Traditionally, this multi-agency situation in governments has set one agency against another, vying for political support and the finances to run programs, especially when resources are extremely limited. A government that encourages interaction among various agencies is often more successful. Due to the heavy emphasis that has been placed on food safety in most nations, there has been a trend toward the establishment of single national food-safety agencies. The trendsetter in this regard was Canada, which is serviced by the Canadian Food Inspection Agency (CFIA). The CFIA combined into one agency the authorities of four traditional departments involved in food-safety regulation and quality control of food production and processing; export certification; and import permits and quarantine. The French Food Safety Agency (AFSSA) and the new Belize Animal Health Authority (BAHA) are two other examples of consolidated agencies.
The effective performance of all functions involving the food-supply chain is vital to sustaining leadership in government. Without an adequate or safe food supply or a viable economy resulting from ample agricultural production, a hungry public may challenge or overthrow that leadership. The appointed officials who lead these governmental agencies face intense political pressures. Thus the tenure of such an official may be quite brief, with Ministers of Agriculture staying in office an average of fourteen months in Latin America in 2000. First in Great Britain and then in several other European countries, the leadership and structure of agencies responsible for food safety were completely changed in the wake of "mad cow" disease scandals. Public confidence in the government's ability to protect public health plunged to new depths, and whole parties in power were overthrown. In a world where information flows quite freely, governmental agencies are expected to function transparently and keep the public well informed of issues involving the safety of their food supply.
A relatively new tool for regulatory decision making in regard to food production and processes is risk assessment. To appease a wary public and facilitate operations, some governments are adding new agencies to provide such scientific analysis and make recommendations for risk management and communication. The European Union (EU) is setting up an umbrella food-safety agency, the European Food Safety Authority (EFSA), which will provide risk assessment and scientific advice to the European Commission, its Parliament, and member states, as well as to the public. Japan is also setting up an independent scientific risk-assessment authority to reestablish public confidence in that government.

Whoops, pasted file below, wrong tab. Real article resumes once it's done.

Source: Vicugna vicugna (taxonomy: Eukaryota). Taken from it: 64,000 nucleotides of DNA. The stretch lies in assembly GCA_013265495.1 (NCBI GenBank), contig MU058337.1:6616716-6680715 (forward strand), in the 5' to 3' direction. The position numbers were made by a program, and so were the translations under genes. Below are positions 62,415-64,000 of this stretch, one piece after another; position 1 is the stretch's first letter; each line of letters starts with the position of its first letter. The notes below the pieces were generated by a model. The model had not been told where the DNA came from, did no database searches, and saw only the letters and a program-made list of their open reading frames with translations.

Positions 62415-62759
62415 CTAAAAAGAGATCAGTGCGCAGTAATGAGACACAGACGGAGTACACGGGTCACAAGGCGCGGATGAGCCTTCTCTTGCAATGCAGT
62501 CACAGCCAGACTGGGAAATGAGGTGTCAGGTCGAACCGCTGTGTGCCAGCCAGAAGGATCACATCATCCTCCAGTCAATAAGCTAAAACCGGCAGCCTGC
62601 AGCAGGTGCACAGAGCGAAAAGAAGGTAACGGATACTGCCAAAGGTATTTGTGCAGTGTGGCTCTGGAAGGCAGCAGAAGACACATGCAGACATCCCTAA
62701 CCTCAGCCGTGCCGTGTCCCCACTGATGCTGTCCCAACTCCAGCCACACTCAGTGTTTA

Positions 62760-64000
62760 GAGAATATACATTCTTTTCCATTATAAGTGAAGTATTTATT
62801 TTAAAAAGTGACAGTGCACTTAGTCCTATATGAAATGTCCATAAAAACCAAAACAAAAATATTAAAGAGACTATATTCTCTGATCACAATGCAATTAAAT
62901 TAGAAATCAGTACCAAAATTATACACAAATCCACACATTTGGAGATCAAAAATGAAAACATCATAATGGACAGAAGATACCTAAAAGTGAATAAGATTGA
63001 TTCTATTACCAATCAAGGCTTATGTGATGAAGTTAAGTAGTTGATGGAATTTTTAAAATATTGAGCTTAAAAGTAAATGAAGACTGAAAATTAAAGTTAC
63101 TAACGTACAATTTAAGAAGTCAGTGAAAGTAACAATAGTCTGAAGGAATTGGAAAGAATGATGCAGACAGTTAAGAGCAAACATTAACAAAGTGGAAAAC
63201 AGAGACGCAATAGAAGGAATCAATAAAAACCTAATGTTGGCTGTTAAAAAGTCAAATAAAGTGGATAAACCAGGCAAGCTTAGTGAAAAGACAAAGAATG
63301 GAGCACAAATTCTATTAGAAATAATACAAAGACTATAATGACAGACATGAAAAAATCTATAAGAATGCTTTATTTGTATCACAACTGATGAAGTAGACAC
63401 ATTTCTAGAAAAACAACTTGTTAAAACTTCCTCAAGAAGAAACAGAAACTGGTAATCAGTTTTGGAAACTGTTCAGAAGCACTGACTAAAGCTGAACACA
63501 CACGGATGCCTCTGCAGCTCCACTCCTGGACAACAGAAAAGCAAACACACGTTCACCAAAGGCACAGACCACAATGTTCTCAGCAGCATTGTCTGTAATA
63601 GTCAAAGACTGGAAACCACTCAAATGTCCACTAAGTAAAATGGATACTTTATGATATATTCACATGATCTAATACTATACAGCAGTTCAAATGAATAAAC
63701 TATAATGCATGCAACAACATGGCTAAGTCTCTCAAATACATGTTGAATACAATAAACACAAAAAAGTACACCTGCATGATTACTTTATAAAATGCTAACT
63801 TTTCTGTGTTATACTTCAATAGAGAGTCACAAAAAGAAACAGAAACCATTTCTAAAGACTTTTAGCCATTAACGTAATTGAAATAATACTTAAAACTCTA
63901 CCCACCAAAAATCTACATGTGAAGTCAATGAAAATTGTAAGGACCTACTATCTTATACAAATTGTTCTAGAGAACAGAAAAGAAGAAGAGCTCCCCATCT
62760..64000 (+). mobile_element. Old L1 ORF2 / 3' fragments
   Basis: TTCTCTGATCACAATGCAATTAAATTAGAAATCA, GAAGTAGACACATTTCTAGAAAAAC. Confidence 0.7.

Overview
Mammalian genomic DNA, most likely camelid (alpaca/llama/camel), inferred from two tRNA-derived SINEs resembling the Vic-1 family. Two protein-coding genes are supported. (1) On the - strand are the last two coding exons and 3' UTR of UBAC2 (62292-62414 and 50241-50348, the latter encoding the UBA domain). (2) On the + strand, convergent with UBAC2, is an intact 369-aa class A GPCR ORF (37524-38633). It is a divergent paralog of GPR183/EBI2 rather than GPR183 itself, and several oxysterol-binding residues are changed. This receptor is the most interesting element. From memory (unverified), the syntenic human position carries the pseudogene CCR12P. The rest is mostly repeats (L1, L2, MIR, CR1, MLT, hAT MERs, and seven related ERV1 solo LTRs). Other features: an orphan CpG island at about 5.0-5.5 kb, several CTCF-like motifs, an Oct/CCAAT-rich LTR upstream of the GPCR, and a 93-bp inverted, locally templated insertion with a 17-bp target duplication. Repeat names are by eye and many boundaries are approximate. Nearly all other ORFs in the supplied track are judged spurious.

The extent of a government's food-agency infrastructure depends on the importance of agriculture to a national economy and, of course, the size of that economy. Thus, in the developing world, agencies that exist may be extremely important but may have limited capacity and resources. Food agencies in such countries may rely heavily on private sector partnerships where some functions, particularly those involving trade, may be performed by cooperatives of producers working in their own best interests. An example is the Association of Exporters of Chile (ASOEX), which devised a quality production system for Chilean fruits and financed legal costs associated with allegations of grape dumping in the United States.
See also Codex Alimentarius; Commodity Price Supports; FAO (Food and Agriculture Organization); Food Security; Food Supply and the Global Food Market; International Agencies; National Cuisines, Idea of; Political Economy.
Doering, Ronald L. "Reforming Canada's Food Inspection System: The Case of the Canadian Food Inspection Agency (CFIA)." Journal of the Association of Food and Drug Officials 62, no. 3 (1998): 15.
European Food Safety Authority website. Available at http://www.europa.eu.int/comm/food.
The World Health Organization's web site is available at www.who.int.
Robin Yeaton Woo